I myself have once been in such a gale wind that I had to lean forwards, but each time I tried to take a step my foot was simply blown backwards, I did not have the strength and leverage to put it in front of me. To my surprise I had leaned so far forwards that my hands could reach the ground in front of me, so without leaning on my arms I used my hands to pull myself forwards. I had no packs, so theoretically your travelers could do something similar. Going the other way all I had to do was lean against the wind and lift my foot, then put it down as the wind would push it forwards.

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    $\begingroup$ I can confirm I had something similar happen in the Wyoming plains, walking sticks and cleats to keep your footing can be a huge help but a heavy pack just makes the hike harder. $\endgroup$
    – John
    Aug 28, 2021 at 13:50
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    $\begingroup$ This. The limit is going to be when you lose traction. $\endgroup$ Aug 29, 2021 at 2:36
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30-35 kg, but it won't help (much)

First, a big caveat - I have no idea what "the average human" is like. Is it the mean of all humans alive today, including newborn babies and adults with infirmities that don't allow them to walk? Is it the median of all those that can walk? Note that just the word "average" has multiple meanings in statistics.

Hence, my answer is based on the standard "marching order" loadout for Australian infantry soldiers from 20ish years ago. Not everyone's load would be equal, depending on exact weapons and equipment, but generally it worked out to 30-35 kg per person. Not all of it was on the back, but if you had to strap your weapon to your pack then it was still able to be carried. Adding much more weight (eg "how about you carry the 84mm Carl Gustav too") had a significant effect on performance, so going much above that is a problem.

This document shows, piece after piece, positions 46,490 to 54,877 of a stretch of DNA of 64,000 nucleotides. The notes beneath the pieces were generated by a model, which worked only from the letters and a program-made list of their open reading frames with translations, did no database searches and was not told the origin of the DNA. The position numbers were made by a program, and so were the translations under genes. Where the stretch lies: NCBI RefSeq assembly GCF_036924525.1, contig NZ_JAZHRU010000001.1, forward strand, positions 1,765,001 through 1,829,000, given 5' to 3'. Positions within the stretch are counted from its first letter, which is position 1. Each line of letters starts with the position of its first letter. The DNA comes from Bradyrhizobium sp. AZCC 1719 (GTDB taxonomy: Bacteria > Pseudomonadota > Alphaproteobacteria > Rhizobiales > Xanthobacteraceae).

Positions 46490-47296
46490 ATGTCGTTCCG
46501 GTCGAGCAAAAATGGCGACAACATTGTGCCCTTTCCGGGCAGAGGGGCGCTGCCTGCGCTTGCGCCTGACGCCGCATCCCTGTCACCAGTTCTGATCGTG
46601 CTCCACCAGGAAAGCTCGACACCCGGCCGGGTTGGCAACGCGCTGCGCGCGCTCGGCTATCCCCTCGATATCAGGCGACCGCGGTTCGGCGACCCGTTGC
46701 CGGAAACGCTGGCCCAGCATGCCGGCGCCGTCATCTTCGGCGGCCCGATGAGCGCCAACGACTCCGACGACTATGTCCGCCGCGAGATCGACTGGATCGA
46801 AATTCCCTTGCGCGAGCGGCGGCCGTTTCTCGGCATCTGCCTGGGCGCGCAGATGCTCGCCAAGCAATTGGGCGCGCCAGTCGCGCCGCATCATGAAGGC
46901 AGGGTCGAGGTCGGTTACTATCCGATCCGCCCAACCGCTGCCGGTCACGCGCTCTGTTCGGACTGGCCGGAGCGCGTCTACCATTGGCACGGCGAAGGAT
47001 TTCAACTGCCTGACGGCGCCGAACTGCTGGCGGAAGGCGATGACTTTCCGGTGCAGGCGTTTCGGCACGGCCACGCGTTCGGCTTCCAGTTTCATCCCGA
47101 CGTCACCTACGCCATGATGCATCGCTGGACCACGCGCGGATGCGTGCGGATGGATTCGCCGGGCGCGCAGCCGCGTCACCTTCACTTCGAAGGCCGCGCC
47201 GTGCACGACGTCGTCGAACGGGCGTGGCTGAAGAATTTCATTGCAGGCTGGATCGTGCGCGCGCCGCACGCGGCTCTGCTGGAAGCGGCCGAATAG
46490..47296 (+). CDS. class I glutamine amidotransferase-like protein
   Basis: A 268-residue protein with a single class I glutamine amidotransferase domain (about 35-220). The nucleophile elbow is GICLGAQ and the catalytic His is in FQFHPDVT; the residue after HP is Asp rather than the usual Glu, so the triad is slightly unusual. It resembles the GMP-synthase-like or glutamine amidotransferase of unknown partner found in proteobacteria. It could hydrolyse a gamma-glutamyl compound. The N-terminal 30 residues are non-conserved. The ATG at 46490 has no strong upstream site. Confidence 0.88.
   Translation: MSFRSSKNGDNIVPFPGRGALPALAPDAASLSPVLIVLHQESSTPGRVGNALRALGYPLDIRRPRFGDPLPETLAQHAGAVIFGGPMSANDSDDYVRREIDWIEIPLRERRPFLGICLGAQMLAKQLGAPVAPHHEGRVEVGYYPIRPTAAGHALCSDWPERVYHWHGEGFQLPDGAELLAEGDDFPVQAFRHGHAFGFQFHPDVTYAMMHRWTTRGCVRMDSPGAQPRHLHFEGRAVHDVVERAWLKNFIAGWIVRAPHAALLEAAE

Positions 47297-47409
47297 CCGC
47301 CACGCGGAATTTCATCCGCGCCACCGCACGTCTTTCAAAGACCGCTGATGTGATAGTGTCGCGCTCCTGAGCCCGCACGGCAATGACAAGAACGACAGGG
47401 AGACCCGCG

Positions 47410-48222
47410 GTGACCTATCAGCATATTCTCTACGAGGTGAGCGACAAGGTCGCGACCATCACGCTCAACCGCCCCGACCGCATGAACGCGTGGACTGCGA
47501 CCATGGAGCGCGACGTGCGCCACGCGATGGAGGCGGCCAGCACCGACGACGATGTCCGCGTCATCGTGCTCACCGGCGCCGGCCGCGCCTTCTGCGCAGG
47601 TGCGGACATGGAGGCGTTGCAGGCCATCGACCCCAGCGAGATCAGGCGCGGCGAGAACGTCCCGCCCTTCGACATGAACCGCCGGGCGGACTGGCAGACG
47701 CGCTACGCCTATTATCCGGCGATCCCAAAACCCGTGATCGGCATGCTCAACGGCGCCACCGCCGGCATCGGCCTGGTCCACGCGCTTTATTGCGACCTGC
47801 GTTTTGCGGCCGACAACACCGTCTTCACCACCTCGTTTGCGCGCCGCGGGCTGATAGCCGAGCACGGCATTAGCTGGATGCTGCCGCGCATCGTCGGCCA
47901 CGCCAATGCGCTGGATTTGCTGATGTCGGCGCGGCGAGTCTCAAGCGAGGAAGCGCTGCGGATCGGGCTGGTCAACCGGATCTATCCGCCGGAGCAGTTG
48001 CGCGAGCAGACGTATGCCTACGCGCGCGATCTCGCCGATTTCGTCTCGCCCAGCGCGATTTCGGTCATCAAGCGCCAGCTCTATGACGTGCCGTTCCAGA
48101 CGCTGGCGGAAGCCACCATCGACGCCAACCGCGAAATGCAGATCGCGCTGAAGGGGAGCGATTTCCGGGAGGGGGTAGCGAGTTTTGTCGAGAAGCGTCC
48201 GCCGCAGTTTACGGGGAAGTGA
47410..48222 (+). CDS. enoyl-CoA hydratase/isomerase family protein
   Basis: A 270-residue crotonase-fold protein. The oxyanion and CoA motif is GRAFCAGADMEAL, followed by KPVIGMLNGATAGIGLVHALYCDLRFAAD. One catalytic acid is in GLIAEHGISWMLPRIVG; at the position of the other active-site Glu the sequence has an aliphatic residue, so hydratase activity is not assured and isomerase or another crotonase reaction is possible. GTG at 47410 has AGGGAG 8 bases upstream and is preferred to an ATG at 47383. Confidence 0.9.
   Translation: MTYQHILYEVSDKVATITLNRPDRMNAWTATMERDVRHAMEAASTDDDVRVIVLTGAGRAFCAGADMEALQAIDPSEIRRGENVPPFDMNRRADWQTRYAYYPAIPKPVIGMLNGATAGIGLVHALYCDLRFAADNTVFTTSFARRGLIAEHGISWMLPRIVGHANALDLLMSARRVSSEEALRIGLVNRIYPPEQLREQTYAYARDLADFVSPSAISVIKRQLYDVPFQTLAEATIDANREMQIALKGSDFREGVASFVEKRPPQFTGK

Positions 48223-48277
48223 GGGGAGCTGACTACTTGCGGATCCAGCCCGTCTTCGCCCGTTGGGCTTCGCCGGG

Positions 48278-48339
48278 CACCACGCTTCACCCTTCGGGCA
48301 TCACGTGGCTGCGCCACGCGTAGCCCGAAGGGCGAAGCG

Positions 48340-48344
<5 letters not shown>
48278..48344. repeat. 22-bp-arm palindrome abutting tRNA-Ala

Similarly, when you had to get on certain military aircraft for short flights on the lovely inward-facing seating then pack, webbing etc was all carried on the front of the body and was on your lap for the duration of the flight. The awkwardness of carrying the load on the front was more due to the height of the pack blocking vision rather than the weight.

However, now that I've breezily asserted the weight (OK, kg are mass, the weight is approximately 300-350 N for those being pedantic about units) I'll mention why adding weight to the front or back isn't going to help. As mentioned by @SonorelHaetir in comments, a good pair of walking sticks will be much more help. You do not want to be standing up as straight as possible in a wind that high, you want to lean forward and reduce your cross-section. With a tail wind you can make up time by jogging with greatly reduced effort even uphill if not heavily laden. Given that the question makes it mandatory to keep moving during the strong headwind, leaning forward and using sticks or other handholds to keep moving forward is the way to go. Regardless of whether the wind is in front, behind or nil, increased weight will decrease speed for a person of a given strength.